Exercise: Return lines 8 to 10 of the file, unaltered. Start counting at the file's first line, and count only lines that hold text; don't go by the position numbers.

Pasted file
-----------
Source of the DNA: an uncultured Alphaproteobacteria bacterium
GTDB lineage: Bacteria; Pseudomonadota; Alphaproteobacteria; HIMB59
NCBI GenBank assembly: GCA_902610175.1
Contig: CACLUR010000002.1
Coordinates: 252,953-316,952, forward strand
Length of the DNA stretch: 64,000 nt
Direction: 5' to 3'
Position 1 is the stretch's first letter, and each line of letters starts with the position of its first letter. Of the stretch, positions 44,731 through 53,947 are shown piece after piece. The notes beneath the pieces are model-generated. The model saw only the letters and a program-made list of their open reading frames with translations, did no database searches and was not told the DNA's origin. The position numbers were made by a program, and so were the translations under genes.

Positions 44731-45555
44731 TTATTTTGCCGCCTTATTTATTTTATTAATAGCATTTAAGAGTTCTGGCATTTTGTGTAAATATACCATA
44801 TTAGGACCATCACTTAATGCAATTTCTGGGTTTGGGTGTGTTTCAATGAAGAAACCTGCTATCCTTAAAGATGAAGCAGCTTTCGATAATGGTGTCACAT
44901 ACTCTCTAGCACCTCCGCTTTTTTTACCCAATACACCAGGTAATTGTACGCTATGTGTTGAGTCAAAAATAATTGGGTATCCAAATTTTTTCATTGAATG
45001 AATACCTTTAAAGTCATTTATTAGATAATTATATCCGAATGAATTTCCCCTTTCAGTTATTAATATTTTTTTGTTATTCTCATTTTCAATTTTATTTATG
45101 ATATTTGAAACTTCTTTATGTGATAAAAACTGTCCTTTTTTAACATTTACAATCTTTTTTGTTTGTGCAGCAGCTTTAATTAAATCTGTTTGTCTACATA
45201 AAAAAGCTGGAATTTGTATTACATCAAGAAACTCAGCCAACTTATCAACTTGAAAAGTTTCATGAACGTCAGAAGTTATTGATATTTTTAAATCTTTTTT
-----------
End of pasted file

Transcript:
Position 1 is the stretch's first letter, and each line of letters starts with the position of its first letter. Of the stretch, positions 44,731 through 53,947 are shown piece after piece. The notes beneath the pieces are model-generated. The model saw only the letters and a program-made list of their open reading frames with translations, did no database searches and was not told the DNA's origin. The position numbers were made by a program, and so were the translations under genes.

Positions 44731-45555
44731 TTATTTTGCCGCCTTATTTATTTTATTAATAGCATTTAAGAGTTCTGGCATTTTGTGTAAATATACCATA